Numerous monuments of antiquity attest the long-established usage of leading captives before their conquerors or judges by means of cords attached to various parts of the body.
This was a mark of degradation for the victim and contributed to the exultation of the victor. Assyrian, Babylonian, Egyptian, and other sculptures of great age exhibit long defiles of prisoners, led in triumph by cords about their necks or even passed through their nostrils; while ancient Mexican monuments show that the tongues of prisoners were frequently slit to receive a cord by which they were haled before the monarch.
In medieval paintings of the “Stations of the Cross,” which represent the various episodes in the final scene of the Gospels, particular stress seems to be laid upon the cord by which Jesus is led to execution-and a curious but persistent difference is often found in connection with His three falls on the way to Calvary . He starts from the audience hall of the Roman governor, Pilate, led by a cord passed round his neck. Then this cord seemingly wanders to his arm or wrist, and in the final scenes it is invariably round his waist. This may or may not be significant; but it is always so portrayed.
Our minds, however, are led from the purely utilitarian employment of cords, for the purpose of preventing escape, to their ceremonial significance, when the victim was not a prisoner whom it was sought to degrade, but an animal or a captive to be sacrificed as a popular offering to the gods, in which case the cord might be of silk and was often entwined with a garland of flowers.
The assumption of cords as girdles, halters, and other emblems of voluntary submission was always expected of citizens surrendering the keys of their conquered city and practised by members of religious orders in token of humility and subjection to the heads of their confraternities. This latter custom is as common among the Buddhists of Asia as among the Roman monks of the Western World.
The cord as a completely ceremonial symbol is one of the oldest known, and was the particular badge of the initiate into the mysteries of the Brahmins. The manufacture of such cords, with reference to the number and color of threads entering into their composition, was the subject of sacred detail, to come directly to the fact that a thrice-turned cable tow or cord of three loops was one of the best known of ancient Hermetic emblems.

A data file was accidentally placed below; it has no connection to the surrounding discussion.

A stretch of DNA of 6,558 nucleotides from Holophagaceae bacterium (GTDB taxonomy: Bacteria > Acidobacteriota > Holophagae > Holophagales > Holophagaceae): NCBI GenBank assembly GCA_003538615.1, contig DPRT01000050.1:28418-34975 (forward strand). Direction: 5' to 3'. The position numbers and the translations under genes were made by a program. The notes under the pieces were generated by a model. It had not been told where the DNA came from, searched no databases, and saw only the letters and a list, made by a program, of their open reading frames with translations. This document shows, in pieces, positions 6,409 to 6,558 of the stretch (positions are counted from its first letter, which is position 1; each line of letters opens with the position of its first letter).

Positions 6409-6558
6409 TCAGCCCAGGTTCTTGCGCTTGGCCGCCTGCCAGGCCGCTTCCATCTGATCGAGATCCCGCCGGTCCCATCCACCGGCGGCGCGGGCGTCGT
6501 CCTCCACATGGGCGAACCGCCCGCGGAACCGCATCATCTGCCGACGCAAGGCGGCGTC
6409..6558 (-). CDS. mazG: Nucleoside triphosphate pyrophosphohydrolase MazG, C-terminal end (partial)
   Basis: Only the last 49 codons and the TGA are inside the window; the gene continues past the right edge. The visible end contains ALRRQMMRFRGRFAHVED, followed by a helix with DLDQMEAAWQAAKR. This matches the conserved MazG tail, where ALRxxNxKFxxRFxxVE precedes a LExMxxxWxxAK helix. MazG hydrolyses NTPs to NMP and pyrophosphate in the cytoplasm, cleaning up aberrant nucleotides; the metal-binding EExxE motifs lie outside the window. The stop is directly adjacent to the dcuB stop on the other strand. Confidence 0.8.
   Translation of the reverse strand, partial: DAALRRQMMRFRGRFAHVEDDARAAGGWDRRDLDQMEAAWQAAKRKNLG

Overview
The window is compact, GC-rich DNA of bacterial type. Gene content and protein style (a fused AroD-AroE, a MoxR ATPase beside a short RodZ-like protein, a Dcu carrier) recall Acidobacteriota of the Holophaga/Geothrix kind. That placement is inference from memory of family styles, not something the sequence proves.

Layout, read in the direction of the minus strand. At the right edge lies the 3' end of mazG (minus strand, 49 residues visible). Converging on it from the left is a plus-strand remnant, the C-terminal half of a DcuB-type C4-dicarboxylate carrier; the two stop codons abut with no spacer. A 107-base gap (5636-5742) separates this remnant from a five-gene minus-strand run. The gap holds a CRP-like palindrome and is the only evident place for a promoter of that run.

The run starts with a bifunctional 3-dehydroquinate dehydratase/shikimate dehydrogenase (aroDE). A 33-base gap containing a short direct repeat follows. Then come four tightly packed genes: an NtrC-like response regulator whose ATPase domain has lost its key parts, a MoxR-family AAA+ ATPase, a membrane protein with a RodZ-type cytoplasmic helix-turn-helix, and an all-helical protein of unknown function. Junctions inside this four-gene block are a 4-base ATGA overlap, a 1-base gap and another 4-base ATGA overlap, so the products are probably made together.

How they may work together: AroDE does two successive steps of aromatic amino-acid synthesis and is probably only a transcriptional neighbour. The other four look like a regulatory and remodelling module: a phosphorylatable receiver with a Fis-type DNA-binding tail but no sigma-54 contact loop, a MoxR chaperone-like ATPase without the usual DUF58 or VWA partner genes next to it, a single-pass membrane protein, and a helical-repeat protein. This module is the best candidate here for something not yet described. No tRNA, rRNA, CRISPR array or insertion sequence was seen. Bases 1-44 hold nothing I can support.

In the Egyptian hieroglyphic system it was the equivalent to the Hebrew letter Cheth or Ch, having a numerical value of 8, and the initial of the Egyptian sacred name commonly known, from its Greek rendition. a s Hones. Every such name, however, was composed of cabalistic elements known to the priests alone. The complete name was simply the two letters Cheth and Resh (Chr), of which the monogram Y-P, much employed in Christian art, in which it is wrongfully called Chi-Rho, was the symbol many centuries BCE.
Briefly, the word Chr is a transposition of the Sanscrit Rch meaning “light.” The ancient sacred writings of the East reveal- the fact that light was considered the original primordial material ; so that when God said “Let there be light” He was not merely illuminating that which had already been created, but this was, in fact, the first creative act of the Great Architect.
The letter Rho or R represented the value of 100, the square on the hypotenuse of a right angle of 36-64, the particular figure of the 47th problem, that, to the Egyptians, suggested spirit, matter, and spirit and matter combined, which latter, the child of the first two, was Horus, or the fertile principle of Nature. Astronomically, Ch was the letter of Amun the lamb, the zodiacal sign of Aries, the beginning of spring; R, the planet Mercury, or Chr-Mse, the “Son or Horns.” The combination was Horus-Amun, or the Hirm of the Hebrews and the names of the month of the Lamb or Ram (among the Jews, Abib), now called Nison, from the Chal- sa~ dean Nisannu.
Mathematically, the sum of the first eight digits was 36, the number of the Sun, which was further developed by adding the numbers 1 to 36, giving 666, which revealed’ the sun (Shin-Mem-Shin, Shasnash, equaling 640) as the physical vesture of J H V H (26).
The Egyptians, circumscribing the oblong of 3 x 4 with a perfect circle, found the latter divided into segments of 72, 108, 72, 108 degrees. Such saucer-shaped segments were among their most sacred symbols, and represented the word Neb or “Lord,” equivalent to the Phoenician Baal. The triple-looped character Ch, passing through the lozenge-shaped R (Vescica Piscis), represented the perpetual reincarnation of life by passage through the womb of Nature. Ancient Hindu astrology had placed the extreme limit of human life at 108 years so that twice 108, or 216, was the philosophical number W “rebirth” or reincarnation. This number was produced by grouping the first eight digits in this manner:
A tracing through the number in numerical sequence will show the meaning of this triple loop ; which is, by the way, only one of a wide variety of combinations of these eight numbers upon which the cabalistic philosophy of all ancient peoples, including the Chinese, are based . It will be noticed that all such numbers are multiples of nine or 113 times 3,” the significance of which cannot escape notice. The two serpents entwined round the caduceus, or wand of Hermes, represent this figure, as the three three-petaled almond flowers of Aaron’s rod on the shekels of Israel allude to the same philosophy, which is the unchanging basis of all Freemasonry and its symbolism.
Therefore, if we are to find any significance in the cable tow derived from the thrice-looped cord of Hermes, it is the bond uniting spirit to matter, or soul to body, by which our divine part is held captive by our mortal constituents until “the golden bowl is broken and the silken cord is loosened.”